THE HEAT OF FUSION OF ICE
Introduction When heat flows into a system there are a number of things that can happen. One result could be a temperature rise. Or, the system might even catch fire. A third possibility is a change of state. As you know, matter exists in three states (or maybe four, the fourth being a plasma), solid, liquid and gaseous. At different temperatures, the same substance may be in different states. Each state is characterized by the way the interatomic forces act. In solids, the atoms (or molecules) are held firmly together in a closely packed crystal structure. In liquids, the crystal has fallen apart rendering the substance shapeless. Nevertheless a liquidhas certain coherence, being held together in a blob by surface tension forces. In the gaseous state, the atoms (or molecules) are far apart and act individually. There is no coherence. To disintegrate a crystal structure, work must be done against atomic forces in order to pull the crystal apart. As this goes on, the solid crystalline substance is said to melt. One way to supply the energy necessary to do the work of melting is to heat the substance. When heat is used to melt the substance, it does work against the crystalline forces rather than becoming kinetic energy. Therefore the temperature (which is a measure of atomic kinetic energy) does not change while melting goes on, but remains constant at a value called the melting point. If the temperature of a substance is below the melting point, then heating it simply raises its temperature until the melting point is reached. (Formula: Q = crnA T). However, once the melting point is reached, further heating leaves the temperature constant and starts breaking down the crystal structure. This continues until all the substancCis melted. If still more heat is added, the temperature once again starts to ~ i s e . To melt a given amount of different substances requires differing amounts of heat because of differences of crystal...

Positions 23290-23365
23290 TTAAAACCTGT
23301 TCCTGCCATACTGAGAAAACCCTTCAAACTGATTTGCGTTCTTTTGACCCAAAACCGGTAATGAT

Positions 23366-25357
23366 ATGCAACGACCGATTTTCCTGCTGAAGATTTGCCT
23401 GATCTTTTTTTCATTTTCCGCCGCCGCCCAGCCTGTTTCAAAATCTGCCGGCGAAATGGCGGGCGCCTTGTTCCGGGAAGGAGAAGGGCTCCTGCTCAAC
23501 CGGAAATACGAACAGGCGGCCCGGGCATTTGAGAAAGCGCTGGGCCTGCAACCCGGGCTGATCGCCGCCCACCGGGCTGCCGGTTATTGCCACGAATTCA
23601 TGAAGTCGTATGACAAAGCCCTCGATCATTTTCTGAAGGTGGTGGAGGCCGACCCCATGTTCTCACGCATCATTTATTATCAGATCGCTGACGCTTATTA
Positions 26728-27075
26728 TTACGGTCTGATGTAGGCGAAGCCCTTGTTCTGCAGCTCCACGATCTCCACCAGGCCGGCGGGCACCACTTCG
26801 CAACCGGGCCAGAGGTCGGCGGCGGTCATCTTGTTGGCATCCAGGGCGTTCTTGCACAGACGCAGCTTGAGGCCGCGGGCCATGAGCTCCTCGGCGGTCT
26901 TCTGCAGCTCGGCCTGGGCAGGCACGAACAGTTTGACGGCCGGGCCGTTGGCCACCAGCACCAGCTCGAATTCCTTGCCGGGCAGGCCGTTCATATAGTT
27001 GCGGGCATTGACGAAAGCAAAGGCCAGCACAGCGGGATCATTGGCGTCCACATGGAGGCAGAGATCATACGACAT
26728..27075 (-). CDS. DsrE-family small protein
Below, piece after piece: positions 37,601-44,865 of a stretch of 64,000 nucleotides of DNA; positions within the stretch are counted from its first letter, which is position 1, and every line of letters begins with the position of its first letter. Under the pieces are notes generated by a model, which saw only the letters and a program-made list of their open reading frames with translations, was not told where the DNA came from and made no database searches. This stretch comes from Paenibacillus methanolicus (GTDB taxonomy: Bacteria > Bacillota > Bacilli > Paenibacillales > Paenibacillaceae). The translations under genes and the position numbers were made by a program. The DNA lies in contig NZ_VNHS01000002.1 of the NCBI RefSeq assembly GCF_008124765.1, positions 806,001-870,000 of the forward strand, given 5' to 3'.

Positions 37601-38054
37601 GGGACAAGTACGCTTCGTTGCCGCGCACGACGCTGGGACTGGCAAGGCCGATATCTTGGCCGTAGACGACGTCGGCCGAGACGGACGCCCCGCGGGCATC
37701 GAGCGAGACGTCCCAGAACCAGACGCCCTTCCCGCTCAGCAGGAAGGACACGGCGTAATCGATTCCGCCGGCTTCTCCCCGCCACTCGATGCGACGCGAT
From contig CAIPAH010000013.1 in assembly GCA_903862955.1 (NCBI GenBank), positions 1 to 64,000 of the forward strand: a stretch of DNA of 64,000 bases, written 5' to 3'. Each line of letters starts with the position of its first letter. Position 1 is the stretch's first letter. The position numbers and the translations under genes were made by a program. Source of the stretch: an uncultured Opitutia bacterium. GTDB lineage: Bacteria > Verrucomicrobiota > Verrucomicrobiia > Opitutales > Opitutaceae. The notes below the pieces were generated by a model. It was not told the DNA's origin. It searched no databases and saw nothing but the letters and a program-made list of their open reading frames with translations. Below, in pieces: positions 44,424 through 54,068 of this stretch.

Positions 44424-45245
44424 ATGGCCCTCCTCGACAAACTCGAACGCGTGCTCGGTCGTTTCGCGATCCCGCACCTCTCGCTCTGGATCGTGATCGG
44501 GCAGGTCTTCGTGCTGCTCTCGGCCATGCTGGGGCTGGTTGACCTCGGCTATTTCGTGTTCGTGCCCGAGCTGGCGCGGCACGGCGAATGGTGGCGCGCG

Please join StudyMode to read the full document